June 10th Thursday
I wrote to Milan Polaczyk, with whom I've had correspondence for the past 3 years (do you think it's weird that 2 middle-aged guys exchange letters? It's e-mail, though), that I wanted to visit him for some serious insect collecting.
He replied that he could host us for about 4 weeks at most.  I said "Just for 4 days, please".  -- to which he replied "Just 4 days?
I would say we need at least 2 weeks -- I've called a lot of my friends from here and there already."
Well, after all that, I finally arrived in Slovakia.

I was very much surprised to find that my destination was a prime spot for insect collecting.
There was a forest of Quercus just behind Milan Polaczyk's apartment. The bark of the Quercus here greatly resembles that of
the Kunugi (a common Japanese Quercus, Quercu Acutissima).
Most European insect picture books show off pictures of Lucanus cervus walking on the surface of these Quercus.
As soon as I arrived, I hurried to the forest in the back for some scouting and a few moments later, I found 2 Lucanus cervus
females walking on the ground, and a male Dorcus parallelipipedus!
The females walking on the road in broad daylight remind me of the Lucanus on Mikurajima island or in Hokkaido.

After lunch at Milan Polaczyk's, my wife joined his wife to go to town for a  visit to the bank and some shopping.
Meanwhile the husbands got together for a bug-friends meeting.
After shopping our wives joined us, and we all had a great time.
Darkness falls early, after 21:00 or so here at this time of the year.
I didn't go shopping so I spent 6 hours here since 15:00 drinking beer!
Life goes on the same everywhere, doesn't it?
 
 
 
 
 

Milan's living room also functions as his breeding room.
You can see some specimen boxes of large and beautiful butterflies and moths of the world hanging on the wall.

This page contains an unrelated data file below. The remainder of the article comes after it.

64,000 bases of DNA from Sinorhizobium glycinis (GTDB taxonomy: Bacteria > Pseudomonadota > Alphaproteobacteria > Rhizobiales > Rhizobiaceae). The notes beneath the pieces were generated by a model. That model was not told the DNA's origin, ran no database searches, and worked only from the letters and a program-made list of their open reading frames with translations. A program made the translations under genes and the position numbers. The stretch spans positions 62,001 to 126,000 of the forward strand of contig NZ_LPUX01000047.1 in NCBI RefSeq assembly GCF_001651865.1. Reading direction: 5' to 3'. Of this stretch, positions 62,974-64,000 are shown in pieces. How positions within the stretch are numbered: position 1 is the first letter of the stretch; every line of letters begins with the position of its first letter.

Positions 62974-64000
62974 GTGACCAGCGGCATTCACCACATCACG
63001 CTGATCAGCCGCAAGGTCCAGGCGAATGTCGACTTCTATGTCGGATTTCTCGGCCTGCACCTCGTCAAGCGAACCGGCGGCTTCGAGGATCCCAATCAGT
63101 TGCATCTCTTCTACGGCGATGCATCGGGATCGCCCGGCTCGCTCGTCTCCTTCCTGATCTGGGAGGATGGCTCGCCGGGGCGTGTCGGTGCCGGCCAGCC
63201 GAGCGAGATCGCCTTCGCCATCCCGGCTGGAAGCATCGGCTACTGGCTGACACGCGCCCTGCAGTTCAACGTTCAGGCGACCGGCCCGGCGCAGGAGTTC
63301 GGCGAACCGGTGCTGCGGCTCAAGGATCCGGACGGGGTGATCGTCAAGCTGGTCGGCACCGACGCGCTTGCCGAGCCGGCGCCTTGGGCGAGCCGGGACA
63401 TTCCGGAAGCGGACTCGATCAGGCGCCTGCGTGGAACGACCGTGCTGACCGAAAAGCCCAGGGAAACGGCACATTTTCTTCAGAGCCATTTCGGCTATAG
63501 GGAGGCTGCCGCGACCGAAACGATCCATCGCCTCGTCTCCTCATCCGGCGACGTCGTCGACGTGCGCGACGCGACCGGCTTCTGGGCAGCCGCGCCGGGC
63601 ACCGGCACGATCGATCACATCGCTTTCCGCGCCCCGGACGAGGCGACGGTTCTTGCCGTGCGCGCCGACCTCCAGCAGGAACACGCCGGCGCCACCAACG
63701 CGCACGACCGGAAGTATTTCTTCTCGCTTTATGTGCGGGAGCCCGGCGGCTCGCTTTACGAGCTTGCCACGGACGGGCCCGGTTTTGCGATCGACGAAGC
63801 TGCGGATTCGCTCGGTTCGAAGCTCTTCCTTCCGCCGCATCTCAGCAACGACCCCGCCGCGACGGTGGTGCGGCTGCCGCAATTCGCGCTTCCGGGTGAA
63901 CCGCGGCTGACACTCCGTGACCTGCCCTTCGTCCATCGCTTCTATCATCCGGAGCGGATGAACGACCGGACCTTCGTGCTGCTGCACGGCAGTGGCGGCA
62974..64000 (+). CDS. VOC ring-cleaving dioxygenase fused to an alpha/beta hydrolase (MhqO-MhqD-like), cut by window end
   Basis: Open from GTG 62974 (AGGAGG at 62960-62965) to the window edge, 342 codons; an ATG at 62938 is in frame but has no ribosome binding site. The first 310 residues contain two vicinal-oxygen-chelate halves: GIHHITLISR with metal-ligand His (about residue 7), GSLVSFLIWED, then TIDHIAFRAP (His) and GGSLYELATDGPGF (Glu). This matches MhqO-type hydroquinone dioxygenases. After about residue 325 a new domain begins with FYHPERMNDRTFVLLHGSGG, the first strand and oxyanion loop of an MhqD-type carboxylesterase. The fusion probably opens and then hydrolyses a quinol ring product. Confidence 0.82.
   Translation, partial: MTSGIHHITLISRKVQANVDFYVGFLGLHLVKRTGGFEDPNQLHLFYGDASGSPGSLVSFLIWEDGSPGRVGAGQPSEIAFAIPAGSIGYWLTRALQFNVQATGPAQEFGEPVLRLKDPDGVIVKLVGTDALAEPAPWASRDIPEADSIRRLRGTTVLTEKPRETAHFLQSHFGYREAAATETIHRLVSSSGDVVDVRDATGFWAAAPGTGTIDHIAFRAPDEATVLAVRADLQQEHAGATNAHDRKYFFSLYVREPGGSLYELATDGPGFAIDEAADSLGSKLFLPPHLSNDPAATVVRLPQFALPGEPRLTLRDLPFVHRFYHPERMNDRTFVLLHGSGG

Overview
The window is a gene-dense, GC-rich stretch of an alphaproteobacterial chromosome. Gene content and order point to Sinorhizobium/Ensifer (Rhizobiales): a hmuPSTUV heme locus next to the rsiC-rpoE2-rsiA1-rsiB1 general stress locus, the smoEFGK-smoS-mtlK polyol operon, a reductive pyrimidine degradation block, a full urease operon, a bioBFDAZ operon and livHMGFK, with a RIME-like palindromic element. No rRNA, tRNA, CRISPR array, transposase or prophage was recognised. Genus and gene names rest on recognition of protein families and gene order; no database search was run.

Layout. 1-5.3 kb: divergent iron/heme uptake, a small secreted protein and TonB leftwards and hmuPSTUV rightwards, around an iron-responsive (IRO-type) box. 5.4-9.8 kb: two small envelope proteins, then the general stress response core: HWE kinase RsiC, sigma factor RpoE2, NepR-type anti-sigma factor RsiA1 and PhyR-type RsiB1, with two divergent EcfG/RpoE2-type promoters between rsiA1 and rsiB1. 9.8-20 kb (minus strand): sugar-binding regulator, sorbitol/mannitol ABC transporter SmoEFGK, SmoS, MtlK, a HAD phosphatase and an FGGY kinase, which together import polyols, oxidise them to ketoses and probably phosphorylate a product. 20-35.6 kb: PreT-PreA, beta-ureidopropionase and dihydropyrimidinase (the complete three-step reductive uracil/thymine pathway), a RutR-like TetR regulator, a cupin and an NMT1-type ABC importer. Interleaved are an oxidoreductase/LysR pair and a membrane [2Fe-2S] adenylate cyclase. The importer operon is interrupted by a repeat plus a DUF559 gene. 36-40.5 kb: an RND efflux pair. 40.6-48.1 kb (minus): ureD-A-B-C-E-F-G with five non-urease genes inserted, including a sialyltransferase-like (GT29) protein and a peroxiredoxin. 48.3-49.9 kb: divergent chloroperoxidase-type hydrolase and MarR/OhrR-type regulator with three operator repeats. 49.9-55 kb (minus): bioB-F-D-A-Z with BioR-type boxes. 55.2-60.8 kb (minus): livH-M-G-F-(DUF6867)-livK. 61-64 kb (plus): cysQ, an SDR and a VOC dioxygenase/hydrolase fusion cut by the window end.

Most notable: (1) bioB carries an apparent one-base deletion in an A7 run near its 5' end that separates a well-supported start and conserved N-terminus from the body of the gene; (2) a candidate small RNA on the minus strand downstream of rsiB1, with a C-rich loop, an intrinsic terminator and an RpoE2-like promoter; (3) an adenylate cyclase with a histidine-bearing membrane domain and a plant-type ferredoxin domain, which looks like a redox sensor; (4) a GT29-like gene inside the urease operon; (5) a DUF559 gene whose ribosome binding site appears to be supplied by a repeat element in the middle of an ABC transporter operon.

Milan constructs the boxes himself.
The picture at left shows Milan's self-made breeding case.
He says he uses this as a miniature studio for video recording now.
The monitor on the right is used as a TV set.
He says he gets about 50 channels via satellite broadcast. 
His children were watching some American animation program on CartoonTV.
He seems to be fond of large moths and butterflies and
actually breeds a lot of them as well, though not very much of that
was mentioned on his web page.
As he was keeping 300 of them, it was quite a labor to collect the
feeding plants everyday, he says Neighbors used to ask him curiously
what on the earth he was rearing.
Under the sofa he is sitting on, there are a bunch of breeding cases
tightly piled up for various rhinoceros beetles and flower beetles. 
It doesn't look that way,does it?
Maybe I should learn from him...
This method would not upset our wives too much.
What do you think?
 
His second son, Ivan, is being pinched by a plastic model
I brought from Japan.
They seem to be getting along well.
They call stag beetles "Rohac" in Slovakia.
This Slovakian dish is called Bryndzove halusky. 
The top part is cheese and crispy bacon and underneath is some kind of pasta.
I think it is something like the kenchin in Japanese kenchin soup.
It was very good.
The glass is filled with yogurt.





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